You are one year old! And since I’m your mama, I get to use all those tired cliches about how fast the months have flown by, how big you suddenly seem, how it was just yesterday that you were a squishy newborn in my arms. Because it’s true!
Everyone still exclaims when I pull you out of the sling: “She’s so tall!” but according to our doctor, your 29″ puts you smack-dab in the average height category. Don’t worry, odds are good that you won’t be as shrimpy as me. You only gained a pound since our last checkup, so you’re 18 lbs, 1 oz. and your “percentile curve” is dropping like a rock. Dr. Bishop reassured us that most babies drop off when they get more mobile, but we weren’t really worried to begin with – you seem to be built like your brother was as a baby: long and lean.
Speaking of mobility, I have a question for you. Do you plan to walk? Really? Any time soon? 🙂 I firmly believe that you COULD just walk around if you wanted to, but you’ve got this little stubborn streak. (Gee, where did that come from?) So when we stand you up and ask you to walk, you just refuse. Plus, it’s quicker to crawl! And look at all the attention you get for 5 or 6 steps in a row – why ruin a good thing by making walking the new status quo? You’re a smart cookie, my girl, I’ll grant you that.
You’re a chatterbox, too. You sign “all done” and say “Ah dah!” with it; you sign “milk” and ask for “na-na’s” (often while reaching down my shirt, much to my chagrin in line at the post office… ahem….). You say “Mama,” “Dada,” and “Bible” – which sometimes actually means Bible (and if someone happens to start singing the Bible song, even better!) and sometimes seems to mean ‘brother’ (apparently because he’s the one who sings the Bible song for you most of the time).
You point to your nose, my nose, and Pinky Bear’s nose in the crib before you fall asleep. You lift your arms high when we say “Susannah is SO BIG!” You play peekaboo, you try to talk on telephones – and calculators and remote controls. When you grab one of Jonas’ dinosaurs, you roar.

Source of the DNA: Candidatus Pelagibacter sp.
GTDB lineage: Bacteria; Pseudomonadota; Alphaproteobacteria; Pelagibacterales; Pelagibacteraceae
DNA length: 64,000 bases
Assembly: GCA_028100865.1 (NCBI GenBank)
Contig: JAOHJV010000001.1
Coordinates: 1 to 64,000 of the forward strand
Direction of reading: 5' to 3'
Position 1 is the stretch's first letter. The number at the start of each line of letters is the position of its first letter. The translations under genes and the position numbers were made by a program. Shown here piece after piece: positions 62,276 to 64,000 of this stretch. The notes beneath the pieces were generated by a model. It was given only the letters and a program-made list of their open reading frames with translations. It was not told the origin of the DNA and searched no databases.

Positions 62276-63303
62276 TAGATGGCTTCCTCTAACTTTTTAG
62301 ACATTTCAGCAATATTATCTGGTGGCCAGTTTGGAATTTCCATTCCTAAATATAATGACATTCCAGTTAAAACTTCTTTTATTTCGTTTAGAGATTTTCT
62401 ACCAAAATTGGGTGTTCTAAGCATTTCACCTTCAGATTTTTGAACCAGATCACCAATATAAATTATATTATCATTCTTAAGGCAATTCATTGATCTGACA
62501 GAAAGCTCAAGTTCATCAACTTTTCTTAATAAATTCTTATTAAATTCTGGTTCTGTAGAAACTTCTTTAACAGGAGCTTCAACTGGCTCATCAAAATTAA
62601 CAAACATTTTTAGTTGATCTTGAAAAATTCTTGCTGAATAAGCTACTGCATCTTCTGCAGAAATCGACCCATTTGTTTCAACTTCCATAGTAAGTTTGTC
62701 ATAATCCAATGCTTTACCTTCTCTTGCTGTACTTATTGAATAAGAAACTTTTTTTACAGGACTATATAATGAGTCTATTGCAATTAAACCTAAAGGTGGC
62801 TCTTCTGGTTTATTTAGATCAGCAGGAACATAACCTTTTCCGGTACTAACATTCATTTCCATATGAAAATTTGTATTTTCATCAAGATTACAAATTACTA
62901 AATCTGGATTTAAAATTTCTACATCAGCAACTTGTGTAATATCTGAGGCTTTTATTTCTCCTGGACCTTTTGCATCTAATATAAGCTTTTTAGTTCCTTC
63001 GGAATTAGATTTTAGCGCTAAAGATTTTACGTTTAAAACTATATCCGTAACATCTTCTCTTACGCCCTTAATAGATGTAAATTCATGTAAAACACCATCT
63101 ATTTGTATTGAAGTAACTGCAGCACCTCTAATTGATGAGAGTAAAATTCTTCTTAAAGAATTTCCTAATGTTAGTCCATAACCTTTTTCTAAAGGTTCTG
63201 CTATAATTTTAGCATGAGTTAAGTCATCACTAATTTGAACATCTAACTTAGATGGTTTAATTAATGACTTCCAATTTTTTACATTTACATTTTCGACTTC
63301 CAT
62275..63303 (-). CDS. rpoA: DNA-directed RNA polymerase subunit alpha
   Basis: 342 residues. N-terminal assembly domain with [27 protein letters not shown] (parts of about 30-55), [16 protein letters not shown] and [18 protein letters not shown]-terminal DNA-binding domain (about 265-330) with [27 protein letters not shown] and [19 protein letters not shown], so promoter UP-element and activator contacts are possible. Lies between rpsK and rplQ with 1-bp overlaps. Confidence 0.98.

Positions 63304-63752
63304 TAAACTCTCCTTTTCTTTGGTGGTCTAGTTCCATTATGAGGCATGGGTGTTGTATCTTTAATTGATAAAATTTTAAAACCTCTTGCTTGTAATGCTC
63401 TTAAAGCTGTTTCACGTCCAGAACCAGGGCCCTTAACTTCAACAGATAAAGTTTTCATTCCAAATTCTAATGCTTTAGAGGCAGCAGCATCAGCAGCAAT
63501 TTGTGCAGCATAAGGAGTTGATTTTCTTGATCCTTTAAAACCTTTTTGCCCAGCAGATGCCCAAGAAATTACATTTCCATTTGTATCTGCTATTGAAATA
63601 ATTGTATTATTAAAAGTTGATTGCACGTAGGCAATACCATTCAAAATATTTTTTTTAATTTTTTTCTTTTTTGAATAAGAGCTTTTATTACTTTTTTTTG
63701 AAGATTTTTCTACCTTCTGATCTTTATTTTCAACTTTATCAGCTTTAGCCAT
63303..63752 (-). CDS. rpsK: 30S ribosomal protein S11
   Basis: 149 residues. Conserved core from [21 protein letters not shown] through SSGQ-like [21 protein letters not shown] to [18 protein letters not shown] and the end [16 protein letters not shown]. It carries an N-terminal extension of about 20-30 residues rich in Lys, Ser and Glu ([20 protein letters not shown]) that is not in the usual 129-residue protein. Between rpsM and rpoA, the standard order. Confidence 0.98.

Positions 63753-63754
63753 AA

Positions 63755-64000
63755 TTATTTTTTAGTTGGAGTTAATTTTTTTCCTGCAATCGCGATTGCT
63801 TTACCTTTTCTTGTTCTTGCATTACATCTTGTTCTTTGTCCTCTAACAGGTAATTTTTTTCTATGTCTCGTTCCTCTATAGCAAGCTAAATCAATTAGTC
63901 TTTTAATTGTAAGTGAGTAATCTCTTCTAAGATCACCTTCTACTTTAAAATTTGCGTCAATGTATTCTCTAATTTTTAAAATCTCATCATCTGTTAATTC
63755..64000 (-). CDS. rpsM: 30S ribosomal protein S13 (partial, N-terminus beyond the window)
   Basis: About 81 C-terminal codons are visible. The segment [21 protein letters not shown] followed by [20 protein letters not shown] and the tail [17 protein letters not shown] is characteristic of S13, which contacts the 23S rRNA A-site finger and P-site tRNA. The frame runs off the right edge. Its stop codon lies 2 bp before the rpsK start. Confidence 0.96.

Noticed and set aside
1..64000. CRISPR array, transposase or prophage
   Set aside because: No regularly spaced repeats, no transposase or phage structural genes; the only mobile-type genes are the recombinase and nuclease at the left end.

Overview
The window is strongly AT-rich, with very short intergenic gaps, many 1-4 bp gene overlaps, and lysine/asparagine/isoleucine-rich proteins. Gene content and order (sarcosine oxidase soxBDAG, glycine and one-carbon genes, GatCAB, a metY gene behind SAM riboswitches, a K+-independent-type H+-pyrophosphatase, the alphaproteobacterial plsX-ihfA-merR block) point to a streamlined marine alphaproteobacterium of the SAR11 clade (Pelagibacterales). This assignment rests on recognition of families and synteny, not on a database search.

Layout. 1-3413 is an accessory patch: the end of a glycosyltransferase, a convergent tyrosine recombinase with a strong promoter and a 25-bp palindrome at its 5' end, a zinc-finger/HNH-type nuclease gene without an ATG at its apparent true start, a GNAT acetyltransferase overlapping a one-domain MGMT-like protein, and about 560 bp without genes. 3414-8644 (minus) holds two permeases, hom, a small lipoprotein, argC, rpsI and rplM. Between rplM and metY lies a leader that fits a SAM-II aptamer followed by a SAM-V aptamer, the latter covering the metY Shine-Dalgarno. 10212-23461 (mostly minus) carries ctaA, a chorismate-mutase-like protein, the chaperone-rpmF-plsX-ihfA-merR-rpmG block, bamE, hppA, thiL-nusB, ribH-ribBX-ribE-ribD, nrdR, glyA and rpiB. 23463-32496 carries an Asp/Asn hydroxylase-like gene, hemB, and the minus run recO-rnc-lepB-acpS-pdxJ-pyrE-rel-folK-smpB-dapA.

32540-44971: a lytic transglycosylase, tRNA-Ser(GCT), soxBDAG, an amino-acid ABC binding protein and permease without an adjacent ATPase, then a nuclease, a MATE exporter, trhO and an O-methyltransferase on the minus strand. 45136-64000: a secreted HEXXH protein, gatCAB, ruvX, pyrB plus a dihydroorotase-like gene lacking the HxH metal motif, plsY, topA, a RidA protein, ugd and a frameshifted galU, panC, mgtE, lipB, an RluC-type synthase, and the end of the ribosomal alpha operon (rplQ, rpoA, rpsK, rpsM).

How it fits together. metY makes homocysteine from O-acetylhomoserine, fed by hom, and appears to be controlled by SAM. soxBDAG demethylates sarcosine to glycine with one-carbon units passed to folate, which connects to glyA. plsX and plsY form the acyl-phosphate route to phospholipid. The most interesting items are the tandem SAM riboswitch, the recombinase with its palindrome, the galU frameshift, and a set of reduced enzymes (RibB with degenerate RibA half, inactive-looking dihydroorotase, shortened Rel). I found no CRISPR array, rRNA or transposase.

It cracks me up to watch you scurry around the playroom. Fearless! Who would have guessed that my second-born, a girl, would be my climber? You clamber onto the couch, then fall off and bonk your head. A few seconds of nursing and chattering sadly about it… and then you scoot away from me to climb back up. In the kitchen, you push the kid chairs around the room, climb up on top of the seat, lean backward and slam onto the wood floor. Does that stop you? No, ma’am. (I’m waiting for you to figure out how to push those chairs around and use them as steps to reach the next level of climbing surfaces… so far you haven’t tried it, but I’m certain it’s only a matter of time.)
Before you were born, we heard about “Daddy’s girls.” These babies who adore their daddies, who prefer them to mommies, who twist these big ol’ men around their teeny little pink fingers. But I didn’t really get it. Your brother –while he LOVED Daddy, certainly — was pretty much oblivious to his comings and goings for a good eighteen months or so. When Daddy was home, they were buddies; but when Daddy was gone, that was fine too. And then you came along and taught us something. That “Daddy’s little girl” thing? Totally true. I’m really happy that you said my name first, because it sorta makes up for the fact that you already have a favorite – and it’s not me. You wake up and ask for “Dada, dada, dada!?” I have to show you the empty bed to convince you he’s at work. When you see the phone, you lunge for it, pushing random buttons and hollering, “DADA!” (So, of course, I call him on speakerphone for you. Please don’t become a spoiled brat because of this.) When he gets home, you light up with a smile that puts the sun to shame. It’s adorable, and beautiful, and I’m really having a lot of fun watching you two.
I have to confess something to you, though, Susannah. I hope you won’t grow up resenting me for what I’m about to share. In my head, I call it “C2C” — the Curse of the 2nd Child. Here goes: you didn’t get a birthday party. In fact, Daddy was on-call on your birthday, so you got a quick snapshot and a rushed song and that was IT. A week later, we celebrated… with a cake, but only Mommy, Daddy, and Jonas to witness the smashing-and-tasting moment. No balloons, no friends, no presents to open. We did take you to get your ears pierced (“Happy birthday, have some pain!”), and you look absolutely beautiful with your little gold earrings in. I promise that when you’re old enough to express yourself, we will have real parties with themes and friends and presents and all the hoopla.
It’s been a wonderful year, my sweet girl. I’m so glad that God added you to our family. We all love you so much.